Pre-Registration applications are well underway and many students are waiting for offers of interviews from hospitals, community and industry. The interview may be the most vital part of the application as it will ultimately decide whether a person receives a placement or not. I have thought about some interview tips from various sources for anyone who may be applying for summer placements, jobs and pre-reg.
Tip 1: Presentation. It is obvious that one should wear smart clothing to an interview including suits, shirts and avoid trainers and heavy make-up. It shows that you are serious and that you will present well in front of colleagues. It is also interesting to note that blue is considered to be the best colour to wear to an interview. On a subconscious level it tends to be a preferred colour and is calming unlike red for example. Don’t take my word for it though it’s just a suggestion!
Tip 2: Language. I don’t want to seem patronising when I recommend that swearing is not considered good interview etiquette but don’t forget to avoid using words that you may not consider offensive. Slang words should not be used either, as it is a teenage trait and we want to make ourselves seem as adult as possible!
Tip 3: Preparation. I’m sure many people have come across the question, ‘so why do you want to work for us?’ Whilst the answer, ‘I really like your establishment’, is not bad there is potential to really impress here. It reminds me of the interview stage of the TV show ‘The Apprentice’ as one contestant was asked by an interviewer about Lord Sugar’s company. The contestant couldn’t answer the question because he didn’t even know what Lord Sugar did for a living and yet he wanted to work for him! So the point I’m making is do your research. Go online and find out some information about the company/hospital you want to work for and find what products they sell, awards they have won and services they provide so that you can show you have real interest in them.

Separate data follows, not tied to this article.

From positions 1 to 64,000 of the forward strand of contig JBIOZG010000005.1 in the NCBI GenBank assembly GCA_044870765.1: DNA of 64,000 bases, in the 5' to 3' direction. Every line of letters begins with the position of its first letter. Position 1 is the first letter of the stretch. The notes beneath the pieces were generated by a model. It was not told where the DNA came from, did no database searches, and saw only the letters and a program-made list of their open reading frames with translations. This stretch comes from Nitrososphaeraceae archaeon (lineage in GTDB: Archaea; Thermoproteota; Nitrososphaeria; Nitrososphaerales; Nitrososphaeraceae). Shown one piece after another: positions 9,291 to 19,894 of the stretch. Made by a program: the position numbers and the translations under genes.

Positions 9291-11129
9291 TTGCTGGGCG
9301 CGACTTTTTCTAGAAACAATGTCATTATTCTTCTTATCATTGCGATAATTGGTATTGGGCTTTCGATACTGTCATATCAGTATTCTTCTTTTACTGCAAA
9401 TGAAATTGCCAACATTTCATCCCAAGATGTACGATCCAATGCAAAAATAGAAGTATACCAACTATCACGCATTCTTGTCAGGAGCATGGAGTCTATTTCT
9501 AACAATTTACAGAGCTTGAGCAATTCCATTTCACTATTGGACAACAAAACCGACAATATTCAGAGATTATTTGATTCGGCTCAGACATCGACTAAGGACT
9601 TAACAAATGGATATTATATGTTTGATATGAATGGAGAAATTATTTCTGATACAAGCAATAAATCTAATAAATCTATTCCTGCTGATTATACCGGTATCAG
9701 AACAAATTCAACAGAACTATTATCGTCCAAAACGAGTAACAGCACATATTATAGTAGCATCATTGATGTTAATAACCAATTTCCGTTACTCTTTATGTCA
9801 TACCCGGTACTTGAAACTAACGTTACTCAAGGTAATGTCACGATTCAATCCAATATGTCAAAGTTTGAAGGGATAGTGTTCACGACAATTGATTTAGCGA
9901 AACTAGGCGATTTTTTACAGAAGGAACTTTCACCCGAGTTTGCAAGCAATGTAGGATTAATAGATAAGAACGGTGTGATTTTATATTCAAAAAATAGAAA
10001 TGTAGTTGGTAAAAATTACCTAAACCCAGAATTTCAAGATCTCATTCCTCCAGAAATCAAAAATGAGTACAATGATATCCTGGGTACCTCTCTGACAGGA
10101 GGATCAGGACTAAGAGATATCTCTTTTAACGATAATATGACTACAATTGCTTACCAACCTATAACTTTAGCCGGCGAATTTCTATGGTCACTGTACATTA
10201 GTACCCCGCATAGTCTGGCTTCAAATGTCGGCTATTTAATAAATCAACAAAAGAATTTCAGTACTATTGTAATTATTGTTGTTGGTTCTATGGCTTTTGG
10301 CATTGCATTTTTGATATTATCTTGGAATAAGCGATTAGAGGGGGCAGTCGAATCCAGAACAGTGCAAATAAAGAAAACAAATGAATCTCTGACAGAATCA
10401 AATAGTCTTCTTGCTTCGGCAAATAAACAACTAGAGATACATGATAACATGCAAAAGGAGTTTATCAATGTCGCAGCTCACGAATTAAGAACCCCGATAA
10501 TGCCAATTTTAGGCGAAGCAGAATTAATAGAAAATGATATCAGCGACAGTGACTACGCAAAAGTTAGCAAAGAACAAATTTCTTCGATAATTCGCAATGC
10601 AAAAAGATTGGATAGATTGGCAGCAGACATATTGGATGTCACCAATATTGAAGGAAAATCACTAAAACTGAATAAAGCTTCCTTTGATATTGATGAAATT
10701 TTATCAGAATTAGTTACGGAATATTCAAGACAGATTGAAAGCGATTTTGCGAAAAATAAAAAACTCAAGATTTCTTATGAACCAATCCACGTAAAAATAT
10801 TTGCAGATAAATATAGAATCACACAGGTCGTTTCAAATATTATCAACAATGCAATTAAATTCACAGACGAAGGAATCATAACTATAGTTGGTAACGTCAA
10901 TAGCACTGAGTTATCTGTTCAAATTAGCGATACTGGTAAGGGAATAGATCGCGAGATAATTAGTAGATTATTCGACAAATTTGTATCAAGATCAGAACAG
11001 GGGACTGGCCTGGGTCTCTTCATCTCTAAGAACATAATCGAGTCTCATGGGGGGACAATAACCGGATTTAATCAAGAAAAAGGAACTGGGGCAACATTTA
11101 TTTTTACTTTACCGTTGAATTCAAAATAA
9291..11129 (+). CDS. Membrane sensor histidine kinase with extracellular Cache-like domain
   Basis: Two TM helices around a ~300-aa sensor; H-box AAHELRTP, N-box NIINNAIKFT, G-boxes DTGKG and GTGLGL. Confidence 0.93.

Tip 4: Personality. Many students worry too much about being asked clinical, technical questions but an interview is not like an exam, there are no right or wrong answers. Interviewers are more interested in seeing how you answer questions and being honest if you don’t know. The important thing to remember is that the employers have already seen your CV, qualifications and grades and are already impressed! Now they want to meet you in person to find out if you will work well with them and other people you will encounter on the job. It is better to concentrate on being enthusiastic and genuine when you interview rather than worrying about getting clinical questions wrong. They will most likely teach you everything you need to know once you get the job anyway.
I hope these tips help and good luck for anyone who is preparing for interviews this summer.